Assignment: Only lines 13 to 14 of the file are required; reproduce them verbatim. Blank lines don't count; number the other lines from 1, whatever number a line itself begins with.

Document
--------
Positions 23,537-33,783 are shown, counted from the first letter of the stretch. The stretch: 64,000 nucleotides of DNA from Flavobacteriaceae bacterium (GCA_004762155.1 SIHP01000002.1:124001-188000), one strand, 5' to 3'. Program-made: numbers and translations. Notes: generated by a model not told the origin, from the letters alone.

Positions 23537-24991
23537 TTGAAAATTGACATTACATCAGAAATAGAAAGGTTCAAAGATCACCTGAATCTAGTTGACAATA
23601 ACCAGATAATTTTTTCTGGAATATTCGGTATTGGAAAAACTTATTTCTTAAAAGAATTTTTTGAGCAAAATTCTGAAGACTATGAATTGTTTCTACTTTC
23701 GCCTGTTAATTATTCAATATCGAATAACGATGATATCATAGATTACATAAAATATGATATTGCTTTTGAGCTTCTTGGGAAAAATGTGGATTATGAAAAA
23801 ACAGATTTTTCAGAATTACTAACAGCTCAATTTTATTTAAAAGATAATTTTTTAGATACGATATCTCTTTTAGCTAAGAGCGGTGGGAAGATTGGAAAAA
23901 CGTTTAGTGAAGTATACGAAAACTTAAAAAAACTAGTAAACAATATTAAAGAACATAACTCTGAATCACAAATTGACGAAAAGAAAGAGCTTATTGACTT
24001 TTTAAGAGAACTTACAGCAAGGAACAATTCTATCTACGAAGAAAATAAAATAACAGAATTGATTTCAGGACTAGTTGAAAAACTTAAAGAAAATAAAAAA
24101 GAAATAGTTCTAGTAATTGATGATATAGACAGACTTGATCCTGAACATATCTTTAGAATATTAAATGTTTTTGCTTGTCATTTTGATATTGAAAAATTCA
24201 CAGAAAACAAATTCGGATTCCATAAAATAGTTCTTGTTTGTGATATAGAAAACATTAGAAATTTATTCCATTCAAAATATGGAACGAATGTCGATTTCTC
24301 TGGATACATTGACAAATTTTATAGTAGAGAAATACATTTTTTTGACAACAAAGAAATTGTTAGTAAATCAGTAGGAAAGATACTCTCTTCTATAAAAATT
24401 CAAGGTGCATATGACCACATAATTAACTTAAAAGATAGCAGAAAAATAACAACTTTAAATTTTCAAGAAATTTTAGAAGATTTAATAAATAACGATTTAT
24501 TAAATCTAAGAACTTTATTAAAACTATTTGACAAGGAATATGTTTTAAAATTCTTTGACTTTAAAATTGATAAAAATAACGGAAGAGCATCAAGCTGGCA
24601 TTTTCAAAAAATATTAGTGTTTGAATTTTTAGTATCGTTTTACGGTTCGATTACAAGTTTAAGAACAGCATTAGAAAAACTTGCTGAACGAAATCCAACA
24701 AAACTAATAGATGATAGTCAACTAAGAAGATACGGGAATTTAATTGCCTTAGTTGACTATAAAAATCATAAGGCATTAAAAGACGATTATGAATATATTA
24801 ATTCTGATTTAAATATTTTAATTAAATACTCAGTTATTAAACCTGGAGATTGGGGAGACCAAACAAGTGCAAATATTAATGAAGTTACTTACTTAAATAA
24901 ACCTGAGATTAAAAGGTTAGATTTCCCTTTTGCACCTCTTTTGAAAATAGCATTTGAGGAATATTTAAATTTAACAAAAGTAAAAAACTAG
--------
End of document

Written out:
24501 TAAATCTAAGAACTTTATTAAAACTATTTGACAAGGAATATGTTTTAAAATTCTTTGACTTTAAAATTGATAAAAATAACGGAAGAGCATCAAGCTGGCA
24601 TTTTCAAAAAATATTAGTGTTTGAATTTTTAGTATCGTTTTACGGTTCGATTACAAGTTTAAGAACAGCATTAGAAAAACTTGCTGAACGAAATCCAACA